Bryan Ferry is known both for his solo work and his hugely-influential 1970s-era band, Roxy Music. Last year, he had a hit with his jazz orchestra's work for Baz Luhrmann's "Great Gatsby," and now, at age 69, he has out a new record, "Avonmore," which might be 'solo,' but it's the product of extensive (and star-studded) collaborations.
Guest of Honor
Actor Anjelica Huston discuses her new memoir, "Watch Me," which focuses on her personal life and Hollywood career, and she reveals her two tips for overcoming airline anxiety.
In the gritty-yet-sensuous jazz biopic "Low Down," teen actor Elle Fanning gives her first performance depicting a real-life subject... who was on the set every day to watch. Elle tells Rico about it, and reveals the secret to stardom.
Jason Schwartzman, known for his more lovable roles in projects like "Rushmore" and "Bored to Death," tackles the Philip Roth-inspired 'angry literary man' archetype in his newest film, "Listen Up Philip."
Australian movie star and screenwriter Joel Edgerton explores morality in "Felony" -- the tense indie thriller he stars in and wrote. He also touches on jumping into the "Olympic sized swimming pool" that is Ridley Scott's forthcoming Biblical epic "Exodus."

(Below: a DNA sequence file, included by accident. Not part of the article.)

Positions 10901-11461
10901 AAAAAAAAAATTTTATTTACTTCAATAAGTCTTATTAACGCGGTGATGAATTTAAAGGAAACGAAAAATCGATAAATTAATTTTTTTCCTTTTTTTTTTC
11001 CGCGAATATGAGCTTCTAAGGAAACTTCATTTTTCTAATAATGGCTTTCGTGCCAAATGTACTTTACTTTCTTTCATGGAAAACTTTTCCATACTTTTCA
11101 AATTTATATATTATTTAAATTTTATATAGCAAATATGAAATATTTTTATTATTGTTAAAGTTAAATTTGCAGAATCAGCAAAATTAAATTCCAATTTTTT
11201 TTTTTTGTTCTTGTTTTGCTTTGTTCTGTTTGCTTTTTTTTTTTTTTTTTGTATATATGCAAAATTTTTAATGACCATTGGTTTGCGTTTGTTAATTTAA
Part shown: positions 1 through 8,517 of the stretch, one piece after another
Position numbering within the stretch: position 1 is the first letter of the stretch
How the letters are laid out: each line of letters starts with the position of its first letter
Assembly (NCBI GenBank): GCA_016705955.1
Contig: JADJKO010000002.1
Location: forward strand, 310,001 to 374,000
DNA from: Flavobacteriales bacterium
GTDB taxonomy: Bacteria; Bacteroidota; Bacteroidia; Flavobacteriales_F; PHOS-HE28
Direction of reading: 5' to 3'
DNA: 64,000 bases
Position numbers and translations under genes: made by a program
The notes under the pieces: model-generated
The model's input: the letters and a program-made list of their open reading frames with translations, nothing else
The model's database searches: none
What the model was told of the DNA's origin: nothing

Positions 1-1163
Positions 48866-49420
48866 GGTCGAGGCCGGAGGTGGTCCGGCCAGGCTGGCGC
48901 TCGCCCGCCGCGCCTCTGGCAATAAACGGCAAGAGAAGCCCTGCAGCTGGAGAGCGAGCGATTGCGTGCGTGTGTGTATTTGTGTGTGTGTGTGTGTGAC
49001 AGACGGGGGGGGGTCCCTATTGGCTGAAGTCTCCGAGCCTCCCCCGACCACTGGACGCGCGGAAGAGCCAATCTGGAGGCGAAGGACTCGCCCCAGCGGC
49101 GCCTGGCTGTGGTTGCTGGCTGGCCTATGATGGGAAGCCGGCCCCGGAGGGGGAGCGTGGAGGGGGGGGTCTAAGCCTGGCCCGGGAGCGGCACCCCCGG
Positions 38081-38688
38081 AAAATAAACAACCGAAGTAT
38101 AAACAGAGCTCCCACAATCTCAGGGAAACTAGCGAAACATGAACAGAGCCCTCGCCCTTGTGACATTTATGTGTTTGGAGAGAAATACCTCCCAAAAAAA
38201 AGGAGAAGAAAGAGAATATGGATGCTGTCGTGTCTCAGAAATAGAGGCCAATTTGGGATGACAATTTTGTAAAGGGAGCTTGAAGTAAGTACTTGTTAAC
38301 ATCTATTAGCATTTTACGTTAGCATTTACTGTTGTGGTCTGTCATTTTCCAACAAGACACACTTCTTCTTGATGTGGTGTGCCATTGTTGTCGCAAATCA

Jeffrey Tambor plays the transgendered parent at the heart of "Transparent" — the critically-acclaimed new dramedy series from Amazon, which manages to be poignant, sensitive, and funny. He tells Rico about the immersive prep he did for the role, and about his, like, totally spacey Bar Mitzvah, maaan.
Mia Wasikowska played Alice in Tim Burton's remake of "Alice in Wonderland," and Jane Eyre in Cary Fukanaga's retelling of that story. In "Tracks" she portrays the real-life Robyn Davidson who trekked across the Australian desert with just four camels and a dog.
After eight years on "Saturday Night Live" and a resume of broad comedy flicks, actor Bill Hader takes a turn in a thoughtful indie drama, "The Skeleton Twins."
Mel Brooks is responsible for writing and creating some of the most classic comedies of the Twentieth Century, including "Young Frankenstein" which is being re-issued this month to celebrate the film's 40th anniversary.
The actor best known for playing Harry Potter tries to create a new kind of on-screen magic in "What If," his first romantic comedy lead. He also tells Rico about the dining habits of blue whales, and why "television" was the "LOL" of the '30s.